Prosecutor: We’ve done ‘as much as possible’ on key recommendations of jail study

Published 9:30 pm Friday, April 12, 2019

Commonwealth’s Attorney Richie Bottoms says he believes local criminal justice officials have done what they can to address the recommendations concerning case processing from a comprehensive report on the Boyle-Mercer criminal justice system.

Bottoms told members of the local Criminal Justice Coordinating Council Friday that many defendants are now getting out on bond and going to treatment for drug issues, and Circuit Court Judge Darren Peckler has followed two of the report’s recommendations by adding a second court date each month and eliminating caps on the number of pleas that can be heard on a single day. Other recommendations aren’t going to be implemented by Peckler or aren’t going to be beneficial, he said.

The report completed by Brandstetter Carroll was commissioned by Boyle and Mercer fiscal courts in hopes of addressing chronic overcrowding and skyrocketing costs at the counties’ shared jail.

Email newsletter signup

Since work on the report began, the jail’s population has dropped significantly. In 2017, the 220-bed jail’s population was regularly above 350 and peaked about 400 multiple times. This year, the population has been below its 220 capacity on many days and even dipped as low as 200 briefly one day, according to Jailer Brian Wofford.

Bottoms was put on a subcommittee of the CJCC last month to look at the report’s findings on diversion and alternatives to jail and come up with recommendations for what to do next. Bottoms told CJCC members Friday the diversion subcommittee did not meet as a group, but he did spend time looking back over the report’s second chapter, a key section that makes six recommendations for how to improve case processing speeds. Those recommendations have been addressed “as much as possible,” Bottoms said.

The recommendations are:

• the circuit court should change the requirement of setting “no bond” on cases being considered for “Rocket Docket;”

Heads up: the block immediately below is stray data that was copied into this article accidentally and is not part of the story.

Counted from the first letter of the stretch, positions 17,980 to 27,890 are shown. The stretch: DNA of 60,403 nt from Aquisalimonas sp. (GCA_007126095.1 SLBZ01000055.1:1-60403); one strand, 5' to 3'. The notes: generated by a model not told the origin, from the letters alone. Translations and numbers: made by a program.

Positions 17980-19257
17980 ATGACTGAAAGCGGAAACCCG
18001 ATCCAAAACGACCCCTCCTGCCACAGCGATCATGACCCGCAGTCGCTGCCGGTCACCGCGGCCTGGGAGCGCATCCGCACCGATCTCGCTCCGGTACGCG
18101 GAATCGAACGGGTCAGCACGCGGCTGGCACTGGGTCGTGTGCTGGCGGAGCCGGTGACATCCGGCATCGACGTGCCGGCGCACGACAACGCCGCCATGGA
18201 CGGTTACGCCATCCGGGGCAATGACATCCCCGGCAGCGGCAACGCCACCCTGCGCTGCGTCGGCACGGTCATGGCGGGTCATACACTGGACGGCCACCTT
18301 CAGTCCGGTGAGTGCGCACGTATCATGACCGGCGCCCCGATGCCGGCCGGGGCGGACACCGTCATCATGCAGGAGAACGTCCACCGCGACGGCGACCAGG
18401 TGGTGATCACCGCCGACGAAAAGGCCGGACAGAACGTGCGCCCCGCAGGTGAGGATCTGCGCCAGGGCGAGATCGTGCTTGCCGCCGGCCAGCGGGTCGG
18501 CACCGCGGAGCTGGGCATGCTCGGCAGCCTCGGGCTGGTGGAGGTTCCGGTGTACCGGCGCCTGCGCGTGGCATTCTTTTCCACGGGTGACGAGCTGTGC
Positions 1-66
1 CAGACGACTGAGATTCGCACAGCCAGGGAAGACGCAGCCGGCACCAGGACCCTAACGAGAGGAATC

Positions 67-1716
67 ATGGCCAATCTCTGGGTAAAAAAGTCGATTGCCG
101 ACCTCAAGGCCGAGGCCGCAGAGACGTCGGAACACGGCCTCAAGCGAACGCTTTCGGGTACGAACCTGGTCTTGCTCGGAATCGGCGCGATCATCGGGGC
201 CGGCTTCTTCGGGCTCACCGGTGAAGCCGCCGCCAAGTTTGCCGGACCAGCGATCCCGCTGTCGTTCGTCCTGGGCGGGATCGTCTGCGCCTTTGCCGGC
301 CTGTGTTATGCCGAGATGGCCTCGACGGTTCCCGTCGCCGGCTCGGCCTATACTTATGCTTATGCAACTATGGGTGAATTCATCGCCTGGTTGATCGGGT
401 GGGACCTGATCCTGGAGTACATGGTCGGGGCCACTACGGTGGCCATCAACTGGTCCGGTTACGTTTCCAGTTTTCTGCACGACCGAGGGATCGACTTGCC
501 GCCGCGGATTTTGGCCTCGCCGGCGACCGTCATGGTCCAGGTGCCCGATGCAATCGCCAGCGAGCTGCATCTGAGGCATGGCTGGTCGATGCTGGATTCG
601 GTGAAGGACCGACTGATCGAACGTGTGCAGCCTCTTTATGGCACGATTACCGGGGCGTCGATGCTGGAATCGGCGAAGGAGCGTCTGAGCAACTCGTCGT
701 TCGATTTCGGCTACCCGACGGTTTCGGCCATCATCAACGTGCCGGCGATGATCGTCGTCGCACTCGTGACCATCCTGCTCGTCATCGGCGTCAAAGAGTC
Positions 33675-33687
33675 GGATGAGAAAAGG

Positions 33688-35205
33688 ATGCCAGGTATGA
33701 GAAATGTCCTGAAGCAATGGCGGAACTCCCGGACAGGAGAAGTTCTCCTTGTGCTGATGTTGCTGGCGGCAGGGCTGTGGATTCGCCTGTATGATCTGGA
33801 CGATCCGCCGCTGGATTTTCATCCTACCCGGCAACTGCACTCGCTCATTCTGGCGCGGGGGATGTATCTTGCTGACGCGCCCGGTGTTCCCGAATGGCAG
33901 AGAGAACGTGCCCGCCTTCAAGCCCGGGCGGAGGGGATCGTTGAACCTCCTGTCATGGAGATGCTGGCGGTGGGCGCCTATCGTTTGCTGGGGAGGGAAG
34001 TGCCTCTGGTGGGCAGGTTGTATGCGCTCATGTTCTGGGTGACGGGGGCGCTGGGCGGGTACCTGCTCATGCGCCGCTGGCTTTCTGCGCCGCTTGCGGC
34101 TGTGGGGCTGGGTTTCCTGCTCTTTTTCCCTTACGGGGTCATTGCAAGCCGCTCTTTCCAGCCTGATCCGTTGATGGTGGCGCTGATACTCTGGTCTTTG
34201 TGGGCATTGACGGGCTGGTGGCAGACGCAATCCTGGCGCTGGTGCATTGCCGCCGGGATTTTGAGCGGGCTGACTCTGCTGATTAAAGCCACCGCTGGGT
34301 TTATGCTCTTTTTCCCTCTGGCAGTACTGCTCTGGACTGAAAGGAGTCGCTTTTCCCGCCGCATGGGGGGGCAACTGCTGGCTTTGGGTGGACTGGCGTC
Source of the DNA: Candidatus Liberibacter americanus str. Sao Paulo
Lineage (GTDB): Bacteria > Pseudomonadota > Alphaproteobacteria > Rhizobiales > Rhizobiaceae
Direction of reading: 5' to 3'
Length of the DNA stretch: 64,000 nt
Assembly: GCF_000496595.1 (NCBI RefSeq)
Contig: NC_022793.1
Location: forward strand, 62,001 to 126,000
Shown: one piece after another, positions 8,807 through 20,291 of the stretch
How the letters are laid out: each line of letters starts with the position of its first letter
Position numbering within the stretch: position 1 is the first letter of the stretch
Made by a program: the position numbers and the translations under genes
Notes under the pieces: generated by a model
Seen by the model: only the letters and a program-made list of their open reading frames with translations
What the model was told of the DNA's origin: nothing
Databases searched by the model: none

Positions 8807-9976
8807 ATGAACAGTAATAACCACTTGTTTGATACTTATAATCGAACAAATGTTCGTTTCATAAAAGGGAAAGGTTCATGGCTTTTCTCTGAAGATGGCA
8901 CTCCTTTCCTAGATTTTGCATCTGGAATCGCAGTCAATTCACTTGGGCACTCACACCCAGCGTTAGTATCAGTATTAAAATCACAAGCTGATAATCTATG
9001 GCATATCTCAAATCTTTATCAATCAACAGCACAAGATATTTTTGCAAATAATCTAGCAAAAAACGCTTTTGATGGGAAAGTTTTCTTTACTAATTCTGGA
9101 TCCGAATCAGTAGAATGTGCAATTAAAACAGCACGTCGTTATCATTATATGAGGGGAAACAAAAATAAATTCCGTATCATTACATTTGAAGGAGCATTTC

• the revocation of bonds set by the district court after grand jury indictment should be substantially altered, if not dropped as a practice;

• the circuit court should add another court date each month;

• the circuit court practice of only allowing pleas to be entered on a specially set plea day should be abolished or an additional plea day should be added;

• the circuit court practice of limiting the number of pleas should be discontinued when available time remains on a plea day; and

• the circuit court should transport all in-custody defendants for all hearings in order to facilitate in-court negotiations and settlements.

Rocket Docket

Bottoms said the courts are using a so-called “rocket docket” program, which attempts to speed up case processing for people willing to plead guilty and get into drug treatment, “as much as possible.”

Boyle County Attorney Chris Herron recently relaunched a rocket docket program for Boyle County using a $15,000 grant from the Prosecutors Advisory Council. The program is intended to specifically target drug-related cases, in hopes of moving defendants out of the criminal justice system and into treatment as quickly as possible.

Herron said in late January he had asked Judge Peckler to end the policy of giving rocket docket defendants no bond and Peckler said no.

Revoking district bonds

Currently, when someone is charged with a crime in Boyle and Mercer counties, they get a bond set in district court. If they are then indicted on felony charges by a grand jury, Peckler sets a new bond and anyone out on their district bond gets re-jailed.

The report recommends ending this practice as a blanket policy and allowing some who are successfully out on a district bond and meeting the conditions of their release to remain out on the same bond conditions.

Bottoms said this recommendation has also been “addressed” because Peckler’s not going to follow it. “I think the procedure that’s in place is going to stay in place.”

Court date and pleas

Bottoms said Peckler has added another court date as recommended. And the limitations on pleas noted in the report are “no longer happening,” he said.


Bottoms said the sixth recommendation to transport all in-custody defendants for every one of their court appearances “isn’t practical” and “just not necessary.”

“It’s not going to speed up things,” he said.

“We meet with attorneys, Ms. Buck comes to my office, every member of her group comes to my office, we go over literally hundreds of cases before court. They go back and talk to their folks in jail. I’ve been at it for almost 20 years; I’m pretty consistent in my offers so they almost know what my position is going to be anyway,” Bottoms said. “I think it would be so cumbersome on the court personnel to bring everybody to court. That’s just not a recommendation I feel like is appropriate in our situation.”

Jailer Wofford said he agreed with Bottoms’ assessment on the sixth recommendation. The jail already works to transport multiple vans full of inmates on some court dates and trying to transport every single inmate every time would be a huge burden, he said.